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Title: Authentication protocols in pervasive computing
Author: Long, Nguyen Hoang
ISNI:       0000 0004 2686 4042
Awarding Body: University of Oxford
Current Institution: University of Oxford
Date of Award: 2009
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The popularity of personal computing devices (e.g. smart cards) exposes users to risks, notably identity theft, and creates new requirements for secure communication. A recently proposed approach to creating secure communication is to use human trust and human interactions. These approaches potentially eliminate the need for passwords as in Bluetooth, shared secrets or trusted parties, which are often too complex and expensive to use in portable devices. In this new technology, handheld devices exchange data (e.g. payment, heart rates or public keys) over some medium (e.g. WiFi) and then display a short and non-secret digest of the protocol's run that the devices' human owners manually compare to ensure they agree on the same data, i.e. human interactions are used to prevent fraud. In this thesis, we present several new protocols of this type which are designed to optimise the work required of humans to achieve a given level of security. We discover that the design of these protocols is influenced by several principles, including the ideas of commitment without knowledge and separation of security concerns, where random and cryptographic attacks should be tackled separately. Underpinning the technology is a new cryptographic function, termed a keyed digest function, which produces a short number for humans to compare. This is similar to the notion of a universal hash function, but its output length is shorter (e.g. 16 bits). Hence, it should be faster to compute. We propose several digest constructions using Toeplitz matrices, integer multiplication and pseudorandom numbers. The application of digest functions leads us to develop more efficient alternatives to standard digital signatures. Our protocol security analysis leads to a new bound on the key length for an almost universal hash function, which can be derived by the pigeon-hole principle. The new bound turns out to be tighter than another similar bound derived from the combination of the Singleton bound in coding theory and an equivalence between error-correcting codes and almost universal hash functions.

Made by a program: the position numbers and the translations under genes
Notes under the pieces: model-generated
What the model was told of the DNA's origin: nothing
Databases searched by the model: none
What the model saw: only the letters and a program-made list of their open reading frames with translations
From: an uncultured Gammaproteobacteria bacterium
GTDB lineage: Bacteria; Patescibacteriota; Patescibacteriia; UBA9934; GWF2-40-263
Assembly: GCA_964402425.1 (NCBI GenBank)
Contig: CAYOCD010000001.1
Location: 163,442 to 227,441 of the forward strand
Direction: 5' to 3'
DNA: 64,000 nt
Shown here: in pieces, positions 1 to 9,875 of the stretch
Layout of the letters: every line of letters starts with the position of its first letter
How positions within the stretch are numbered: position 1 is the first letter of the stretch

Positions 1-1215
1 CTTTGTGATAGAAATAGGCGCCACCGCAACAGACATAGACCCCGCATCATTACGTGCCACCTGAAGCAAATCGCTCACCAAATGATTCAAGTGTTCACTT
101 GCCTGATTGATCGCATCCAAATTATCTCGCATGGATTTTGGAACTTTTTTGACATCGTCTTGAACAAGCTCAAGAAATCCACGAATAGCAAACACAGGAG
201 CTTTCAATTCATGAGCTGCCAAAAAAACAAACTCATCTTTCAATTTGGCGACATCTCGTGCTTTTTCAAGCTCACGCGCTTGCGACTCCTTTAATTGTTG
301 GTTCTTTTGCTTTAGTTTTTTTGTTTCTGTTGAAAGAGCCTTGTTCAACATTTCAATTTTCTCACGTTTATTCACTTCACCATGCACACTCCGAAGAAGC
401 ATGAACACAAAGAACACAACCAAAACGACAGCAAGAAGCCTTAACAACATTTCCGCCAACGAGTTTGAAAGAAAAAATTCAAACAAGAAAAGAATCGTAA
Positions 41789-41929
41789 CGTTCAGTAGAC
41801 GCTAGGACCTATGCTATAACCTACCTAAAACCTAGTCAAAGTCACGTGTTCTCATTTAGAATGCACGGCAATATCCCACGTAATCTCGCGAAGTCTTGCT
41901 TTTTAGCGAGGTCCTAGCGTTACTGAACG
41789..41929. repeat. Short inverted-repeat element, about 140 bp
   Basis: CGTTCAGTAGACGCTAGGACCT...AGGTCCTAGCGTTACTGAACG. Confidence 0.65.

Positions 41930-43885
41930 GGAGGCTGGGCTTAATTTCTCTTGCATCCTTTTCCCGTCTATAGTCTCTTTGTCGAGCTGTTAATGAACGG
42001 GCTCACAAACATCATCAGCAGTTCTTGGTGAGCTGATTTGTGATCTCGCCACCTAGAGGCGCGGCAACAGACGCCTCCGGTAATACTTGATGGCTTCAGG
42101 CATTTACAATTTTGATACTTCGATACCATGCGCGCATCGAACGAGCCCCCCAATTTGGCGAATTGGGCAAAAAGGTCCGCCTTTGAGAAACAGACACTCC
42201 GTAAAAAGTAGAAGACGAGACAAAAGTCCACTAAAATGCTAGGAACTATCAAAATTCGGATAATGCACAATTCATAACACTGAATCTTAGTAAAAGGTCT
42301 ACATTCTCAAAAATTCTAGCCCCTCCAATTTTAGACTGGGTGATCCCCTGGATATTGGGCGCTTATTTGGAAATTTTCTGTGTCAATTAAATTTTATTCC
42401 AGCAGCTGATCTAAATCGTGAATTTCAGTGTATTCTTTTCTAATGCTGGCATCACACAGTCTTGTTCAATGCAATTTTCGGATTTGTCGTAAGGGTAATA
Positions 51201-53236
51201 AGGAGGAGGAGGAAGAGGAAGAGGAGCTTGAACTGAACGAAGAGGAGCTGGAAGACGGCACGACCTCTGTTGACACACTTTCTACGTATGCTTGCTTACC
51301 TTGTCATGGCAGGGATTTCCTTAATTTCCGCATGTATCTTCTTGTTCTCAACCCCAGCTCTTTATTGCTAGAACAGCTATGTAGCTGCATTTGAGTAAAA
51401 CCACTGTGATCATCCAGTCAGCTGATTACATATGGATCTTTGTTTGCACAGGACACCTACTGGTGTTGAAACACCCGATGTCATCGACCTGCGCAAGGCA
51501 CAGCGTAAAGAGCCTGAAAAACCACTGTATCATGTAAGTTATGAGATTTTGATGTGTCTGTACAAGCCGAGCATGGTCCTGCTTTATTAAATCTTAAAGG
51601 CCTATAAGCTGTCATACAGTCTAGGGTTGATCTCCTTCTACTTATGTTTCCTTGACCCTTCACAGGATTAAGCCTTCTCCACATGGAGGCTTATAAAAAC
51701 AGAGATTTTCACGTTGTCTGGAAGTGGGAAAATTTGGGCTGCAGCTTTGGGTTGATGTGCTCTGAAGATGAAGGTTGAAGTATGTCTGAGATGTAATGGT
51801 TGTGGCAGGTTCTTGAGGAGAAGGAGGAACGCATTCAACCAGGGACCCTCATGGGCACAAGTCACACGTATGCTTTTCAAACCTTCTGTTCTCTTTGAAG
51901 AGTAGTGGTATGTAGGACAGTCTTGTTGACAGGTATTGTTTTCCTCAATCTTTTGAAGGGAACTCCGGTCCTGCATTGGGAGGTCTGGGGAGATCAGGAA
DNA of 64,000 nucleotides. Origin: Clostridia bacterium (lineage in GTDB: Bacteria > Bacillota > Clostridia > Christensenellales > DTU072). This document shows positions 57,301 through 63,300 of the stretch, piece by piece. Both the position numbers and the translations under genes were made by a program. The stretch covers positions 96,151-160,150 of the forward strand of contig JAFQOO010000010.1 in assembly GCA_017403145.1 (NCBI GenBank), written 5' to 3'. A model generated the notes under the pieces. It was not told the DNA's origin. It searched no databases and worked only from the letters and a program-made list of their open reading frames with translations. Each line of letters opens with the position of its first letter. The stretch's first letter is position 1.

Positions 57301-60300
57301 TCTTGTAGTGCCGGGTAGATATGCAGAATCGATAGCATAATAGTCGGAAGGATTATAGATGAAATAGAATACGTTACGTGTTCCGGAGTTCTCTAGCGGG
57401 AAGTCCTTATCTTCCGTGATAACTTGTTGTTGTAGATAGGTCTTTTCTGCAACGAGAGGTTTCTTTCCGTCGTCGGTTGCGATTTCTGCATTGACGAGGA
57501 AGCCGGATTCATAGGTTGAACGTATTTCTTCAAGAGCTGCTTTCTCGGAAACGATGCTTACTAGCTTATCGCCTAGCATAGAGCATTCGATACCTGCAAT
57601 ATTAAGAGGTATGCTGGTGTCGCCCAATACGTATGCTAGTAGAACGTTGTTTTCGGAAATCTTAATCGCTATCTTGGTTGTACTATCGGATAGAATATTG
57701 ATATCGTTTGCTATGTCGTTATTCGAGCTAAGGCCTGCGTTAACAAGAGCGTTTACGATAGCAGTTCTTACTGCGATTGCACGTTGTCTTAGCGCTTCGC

Supervisor: Roscoe, Andrew Sponsor: Not available
Qualification Name: Thesis (Ph.D.) Qualification Level: Doctoral
EThOS ID:  DOI: Not available
Keywords: Computer science--Mathematics ; Computer security ; Cryptography